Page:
Tires screeched on the street; a car hit something. I sat bolt upright in bed, my heart doing a tap dance in my chest, my lips tingling. Damn. I'd come so close. I looked over at my nightstand and groaned as the clock came into view. Five AM, only an hour and a half since I'd managed to fall asleep. Even though I’d gotten home from Operation Graduation a little after 2:00 in the morning, I’d been too keyed up to go to sleep until 3:30. Now an accident had wrenched me awake, my mind muddled, my dream unfinished.
I kicked the covers off, swung my legs over the side of the bed and stood up. The sun was just turning the edge of the early June sky pale as I stumbled to my window, which faced the street in front of our house. I looked out, peering right and left as far as I could I but didn't see anything. The few houses on our street, all colonials set behind large front lawns, were dark. No light shone out from a front door or window, indicating an equally inquisitive neighbor had heard a crash and was looking around for its source. I opened the window, thinking there’d be some noise from the street but all was quiet. No hiss from a broken radiator, no hubcap spinning on the road broke the early morning hush. Even Athelstan, the Great Dane next door, was silent. I slammed the window shut and crawled back in bed.
I considered dreaming about Brandon kissing me again but the mood was broken. The sound of the accident bothered me. I'd heard it through my ears, not in my dream, and believe me, I know the difference. Sounds in my dreams are made from memory and imagination; in the waking world they're physical realities, louder, more immediate. Real sounds trump imagined ones every time. I turned over and covered my head with the blankets.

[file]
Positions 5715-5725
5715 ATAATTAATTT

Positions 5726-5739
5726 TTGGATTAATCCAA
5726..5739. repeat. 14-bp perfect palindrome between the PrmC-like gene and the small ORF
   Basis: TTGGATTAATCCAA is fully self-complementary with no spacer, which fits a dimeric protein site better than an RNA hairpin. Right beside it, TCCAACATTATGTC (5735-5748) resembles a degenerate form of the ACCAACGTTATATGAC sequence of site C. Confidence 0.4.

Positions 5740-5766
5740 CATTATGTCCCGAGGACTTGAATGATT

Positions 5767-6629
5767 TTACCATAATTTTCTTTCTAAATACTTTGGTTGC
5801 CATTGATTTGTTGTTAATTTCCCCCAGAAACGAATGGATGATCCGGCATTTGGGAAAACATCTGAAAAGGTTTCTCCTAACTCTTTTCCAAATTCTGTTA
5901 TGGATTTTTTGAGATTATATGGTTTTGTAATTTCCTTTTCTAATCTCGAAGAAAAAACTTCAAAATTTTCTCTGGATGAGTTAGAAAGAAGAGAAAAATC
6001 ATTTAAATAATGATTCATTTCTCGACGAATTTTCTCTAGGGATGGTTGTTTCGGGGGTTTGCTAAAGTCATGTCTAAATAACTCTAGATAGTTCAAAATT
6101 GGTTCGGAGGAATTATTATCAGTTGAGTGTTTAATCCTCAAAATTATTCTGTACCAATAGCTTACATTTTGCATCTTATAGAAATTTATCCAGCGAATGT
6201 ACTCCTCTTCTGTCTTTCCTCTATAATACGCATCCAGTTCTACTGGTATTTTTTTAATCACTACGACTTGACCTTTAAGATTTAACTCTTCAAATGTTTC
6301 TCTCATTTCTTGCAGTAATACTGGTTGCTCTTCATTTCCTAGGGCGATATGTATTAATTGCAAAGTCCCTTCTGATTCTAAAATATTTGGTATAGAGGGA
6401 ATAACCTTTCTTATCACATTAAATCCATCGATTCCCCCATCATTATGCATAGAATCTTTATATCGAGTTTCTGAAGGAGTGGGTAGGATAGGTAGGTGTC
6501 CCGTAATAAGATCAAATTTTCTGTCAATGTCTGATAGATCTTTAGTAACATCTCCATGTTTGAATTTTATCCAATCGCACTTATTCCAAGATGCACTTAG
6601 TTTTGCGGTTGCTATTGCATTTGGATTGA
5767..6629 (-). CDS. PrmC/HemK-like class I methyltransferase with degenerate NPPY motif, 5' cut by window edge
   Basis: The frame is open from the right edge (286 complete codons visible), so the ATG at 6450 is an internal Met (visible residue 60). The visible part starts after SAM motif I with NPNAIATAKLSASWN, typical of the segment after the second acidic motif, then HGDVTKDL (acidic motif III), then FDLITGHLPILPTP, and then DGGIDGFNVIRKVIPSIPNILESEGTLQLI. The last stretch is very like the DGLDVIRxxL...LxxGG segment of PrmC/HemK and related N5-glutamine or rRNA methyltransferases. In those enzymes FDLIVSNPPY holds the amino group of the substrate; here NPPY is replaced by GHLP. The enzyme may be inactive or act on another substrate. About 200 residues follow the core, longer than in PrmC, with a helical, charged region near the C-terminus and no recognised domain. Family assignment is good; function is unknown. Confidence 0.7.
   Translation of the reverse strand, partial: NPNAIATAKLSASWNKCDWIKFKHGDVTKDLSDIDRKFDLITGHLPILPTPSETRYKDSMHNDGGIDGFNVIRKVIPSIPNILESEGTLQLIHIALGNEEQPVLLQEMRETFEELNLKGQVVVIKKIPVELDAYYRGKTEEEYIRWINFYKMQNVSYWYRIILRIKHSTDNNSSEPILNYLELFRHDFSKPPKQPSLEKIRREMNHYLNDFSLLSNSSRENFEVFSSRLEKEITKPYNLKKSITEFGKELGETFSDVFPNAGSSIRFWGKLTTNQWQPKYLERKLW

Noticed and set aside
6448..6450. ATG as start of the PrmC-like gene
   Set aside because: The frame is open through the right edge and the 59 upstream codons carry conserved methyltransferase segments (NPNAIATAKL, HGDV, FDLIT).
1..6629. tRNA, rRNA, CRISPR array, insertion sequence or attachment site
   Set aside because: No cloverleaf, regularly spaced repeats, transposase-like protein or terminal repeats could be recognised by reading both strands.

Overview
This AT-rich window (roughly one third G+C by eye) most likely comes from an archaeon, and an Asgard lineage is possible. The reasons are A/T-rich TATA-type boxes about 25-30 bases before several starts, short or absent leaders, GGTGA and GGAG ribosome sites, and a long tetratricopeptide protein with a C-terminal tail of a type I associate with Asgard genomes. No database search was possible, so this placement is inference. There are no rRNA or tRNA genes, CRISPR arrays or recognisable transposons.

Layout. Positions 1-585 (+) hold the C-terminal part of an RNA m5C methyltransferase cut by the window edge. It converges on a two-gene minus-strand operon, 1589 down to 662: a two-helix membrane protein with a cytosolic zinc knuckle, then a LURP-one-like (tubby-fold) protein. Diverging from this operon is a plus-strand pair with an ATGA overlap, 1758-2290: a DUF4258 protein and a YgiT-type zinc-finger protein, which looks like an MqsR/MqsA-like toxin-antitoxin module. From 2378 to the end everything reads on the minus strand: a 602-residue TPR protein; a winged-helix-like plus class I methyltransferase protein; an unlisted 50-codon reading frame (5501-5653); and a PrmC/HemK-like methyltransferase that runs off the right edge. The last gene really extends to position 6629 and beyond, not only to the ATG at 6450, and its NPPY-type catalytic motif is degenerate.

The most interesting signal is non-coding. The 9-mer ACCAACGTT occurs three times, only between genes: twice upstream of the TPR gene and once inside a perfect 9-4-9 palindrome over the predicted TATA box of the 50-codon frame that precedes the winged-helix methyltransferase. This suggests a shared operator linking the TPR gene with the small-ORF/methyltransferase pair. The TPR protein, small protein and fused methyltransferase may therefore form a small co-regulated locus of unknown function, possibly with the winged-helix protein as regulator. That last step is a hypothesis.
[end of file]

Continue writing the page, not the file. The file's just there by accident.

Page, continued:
Eventually, I drifted into the soft fog that proceeds dreaming, slowly spinning until my feet touched down with remembered firmness on the ground beside the house. I heard talking and recognized the voices of my older brothers, Jacob and Joseph, home from college for my graduation. I wandered toward the sound until words became apparent, something about spaceflight and zero-gravity.
“Hi, Ally,” Jacob said, looking up from a sheaf of papers that he and Joseph were studying. He enthusiastically patted the side of a rocket I hadn’t noticed. Right. I hadn’t noticed a full-size, multi-stage rocket beside our house. My mind can fill my dreams with surprises, sometimes. “We’re going to the moon. Wanna come?”
“Nah,” I said, stepping on a board at my feet. Wheels formed and I pushed off with my foot, angling toward the sky. “I’d rather use a skateboard.”